Predicting Kidney Disease in People with Diabetes
By Becca Kranz
Discover how a new predictive tool may forecast the risk of chronic kidney disease in type 2 diabetes patients, as well as its benefits, limitations, and potential for early diagnosis.
Type 2 diabetes raises the risk for chronic kidney disease (CKD), which affects roughly 40% of people with diabetes. In many cases, CKD symptoms go unnoticed until the disease has progressed to a more severe stage, which is why it’s so important to catch and treat it early on.
A recent study validated a new tool that can predict changes in kidney function over time. Using data obtained during primary care visits, the prediction tool could help healthcare professionals guide and plan treatment for patients.
Given the prevalence and potential severity of CKD, a tool that would assist in better predicting the likelihood of developing CKD would benefit many people with diabetes and help them better manage their kidney care.
Why do we need predictive models for chronic kidney disease?
Kidney disease can occur in anyone, however, people with diabetes, high blood pressure, or a family history of kidney issues are at an increased risk. CKD is a progressive disease, meaning it worsens over time. Without treatment or in its most advanced stages, CKD can eventually result in the need for dialysis or a kidney transplant.
It’s important for clinicians to monitor kidney function in people with diabetes because CKD often presents without symptoms until the disease becomes advanced. In fact, approximately 90% of people in the U.S. with CKD don’t even know they have it, according to the National Kidney Foundation.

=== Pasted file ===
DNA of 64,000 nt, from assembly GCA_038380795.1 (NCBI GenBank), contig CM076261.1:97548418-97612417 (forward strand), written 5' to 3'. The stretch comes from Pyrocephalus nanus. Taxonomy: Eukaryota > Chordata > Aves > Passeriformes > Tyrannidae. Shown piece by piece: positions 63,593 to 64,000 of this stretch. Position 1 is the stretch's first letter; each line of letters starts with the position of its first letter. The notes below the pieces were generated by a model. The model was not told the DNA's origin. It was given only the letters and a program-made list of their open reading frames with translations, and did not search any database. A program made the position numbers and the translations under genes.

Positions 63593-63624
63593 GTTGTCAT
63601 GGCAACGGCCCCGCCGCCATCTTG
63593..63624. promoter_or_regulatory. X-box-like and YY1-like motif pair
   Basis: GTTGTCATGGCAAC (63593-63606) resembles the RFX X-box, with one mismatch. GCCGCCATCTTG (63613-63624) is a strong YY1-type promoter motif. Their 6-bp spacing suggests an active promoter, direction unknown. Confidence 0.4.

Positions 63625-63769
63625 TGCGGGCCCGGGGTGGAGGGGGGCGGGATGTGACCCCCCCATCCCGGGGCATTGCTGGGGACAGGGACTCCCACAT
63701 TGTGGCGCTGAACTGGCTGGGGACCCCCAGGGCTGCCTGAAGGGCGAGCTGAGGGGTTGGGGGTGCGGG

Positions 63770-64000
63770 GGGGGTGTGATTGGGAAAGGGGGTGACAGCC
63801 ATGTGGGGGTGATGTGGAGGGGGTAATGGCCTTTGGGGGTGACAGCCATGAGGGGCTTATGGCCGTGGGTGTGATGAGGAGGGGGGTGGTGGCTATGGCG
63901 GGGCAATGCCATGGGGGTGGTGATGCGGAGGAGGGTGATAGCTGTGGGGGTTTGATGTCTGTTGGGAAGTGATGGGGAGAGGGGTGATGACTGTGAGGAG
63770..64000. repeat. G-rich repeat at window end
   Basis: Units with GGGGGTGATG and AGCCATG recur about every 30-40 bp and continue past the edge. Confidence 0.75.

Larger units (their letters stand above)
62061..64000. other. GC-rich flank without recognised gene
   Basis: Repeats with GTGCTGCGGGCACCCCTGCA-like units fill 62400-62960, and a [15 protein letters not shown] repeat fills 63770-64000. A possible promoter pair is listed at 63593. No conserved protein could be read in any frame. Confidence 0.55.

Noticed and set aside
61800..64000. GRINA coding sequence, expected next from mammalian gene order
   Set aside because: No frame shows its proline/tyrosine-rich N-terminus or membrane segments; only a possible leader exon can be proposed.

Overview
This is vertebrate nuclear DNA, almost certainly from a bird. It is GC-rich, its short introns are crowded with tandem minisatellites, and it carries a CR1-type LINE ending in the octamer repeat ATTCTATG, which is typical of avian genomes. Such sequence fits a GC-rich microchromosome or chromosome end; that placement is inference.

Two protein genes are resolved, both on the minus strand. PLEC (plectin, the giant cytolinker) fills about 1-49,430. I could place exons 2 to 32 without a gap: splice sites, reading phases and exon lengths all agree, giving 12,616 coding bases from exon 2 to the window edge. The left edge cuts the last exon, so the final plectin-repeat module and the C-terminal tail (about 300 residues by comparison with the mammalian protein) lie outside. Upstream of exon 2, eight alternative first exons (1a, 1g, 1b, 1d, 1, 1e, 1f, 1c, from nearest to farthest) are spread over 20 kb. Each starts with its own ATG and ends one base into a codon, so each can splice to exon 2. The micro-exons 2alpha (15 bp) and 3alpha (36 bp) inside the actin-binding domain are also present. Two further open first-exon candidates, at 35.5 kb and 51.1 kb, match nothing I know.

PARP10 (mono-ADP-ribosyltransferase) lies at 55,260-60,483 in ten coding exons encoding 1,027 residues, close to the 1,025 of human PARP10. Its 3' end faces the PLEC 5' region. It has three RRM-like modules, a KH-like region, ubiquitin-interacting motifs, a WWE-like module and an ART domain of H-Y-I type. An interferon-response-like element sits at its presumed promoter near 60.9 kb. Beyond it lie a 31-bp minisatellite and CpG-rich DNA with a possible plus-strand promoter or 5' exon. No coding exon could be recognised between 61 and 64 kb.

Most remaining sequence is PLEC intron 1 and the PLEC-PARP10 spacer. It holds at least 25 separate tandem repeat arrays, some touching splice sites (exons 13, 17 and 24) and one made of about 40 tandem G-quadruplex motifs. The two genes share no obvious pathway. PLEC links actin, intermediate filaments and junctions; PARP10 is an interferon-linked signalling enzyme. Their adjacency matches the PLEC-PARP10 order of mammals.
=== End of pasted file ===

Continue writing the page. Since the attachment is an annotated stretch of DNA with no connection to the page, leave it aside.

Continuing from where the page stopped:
Healthcare professionals learn about how your kidneys are functioning by testing levels of common substances in the blood and urine. Higher-than-normal levels of certain substances can indicate kidney problems.
With this new predictive model, researchers from the Biomarker Enterprise to Attack Diabetic Kidney Disease Consortium assessed trends in kidney function over time by measuring what’s called the estimated glomerular filtration rate (eGFR). In addition to other tests, healthcare professionals use eGFR to monitor changes in kidney function over time, which may indicate CKD.
What are the limitations of this model?
The researchers who developed this model recognize several limitations and encourage further research to improve its accuracy. One limitation is that participants came from six European countries and were all white. Researchers recommended that future studies include participants of diverse backgrounds and from different countries.
Another limitation is that participants were recruited in 2010 and CKD treatments have improved dramatically since then. This specific predictive model also does not account for whether patients take medication for CKD, which is an important parameter that should be included in future versions.
“The model has been developed correctly, and the variables are reasonable and relevant,” said Dr. Susanne Stolpe, a research associate at Essen University Hospital in Germany who specializes in CKD and heart disease. “However, unless all the information is available, I’m not sure how beneficial it can be.”
What does this mean for people with diabetes?
While not a substitute for medical consultation, this research model is now available as an online tool where anyone (including people with diabetes and healthcare professionals) can enter variables and see predictions of future eGFR for up to five years.
That said, it’s important to remember that this model is still a work in progress. If you want to know more about trends in your kidney function, it’s best to talk to a healthcare professional about what screening tools and tests they recommend, plus what the results mean for you.
People who receive an early diagnosis of CKD can often slow its progression with lifestyle changes such as diet, exercise, and medication.
In this way, predictive models can be seen as tools to empower people with diabetes and CKD to learn more about their condition and take control of their health.
Learn more about diabetes and kidney disease here: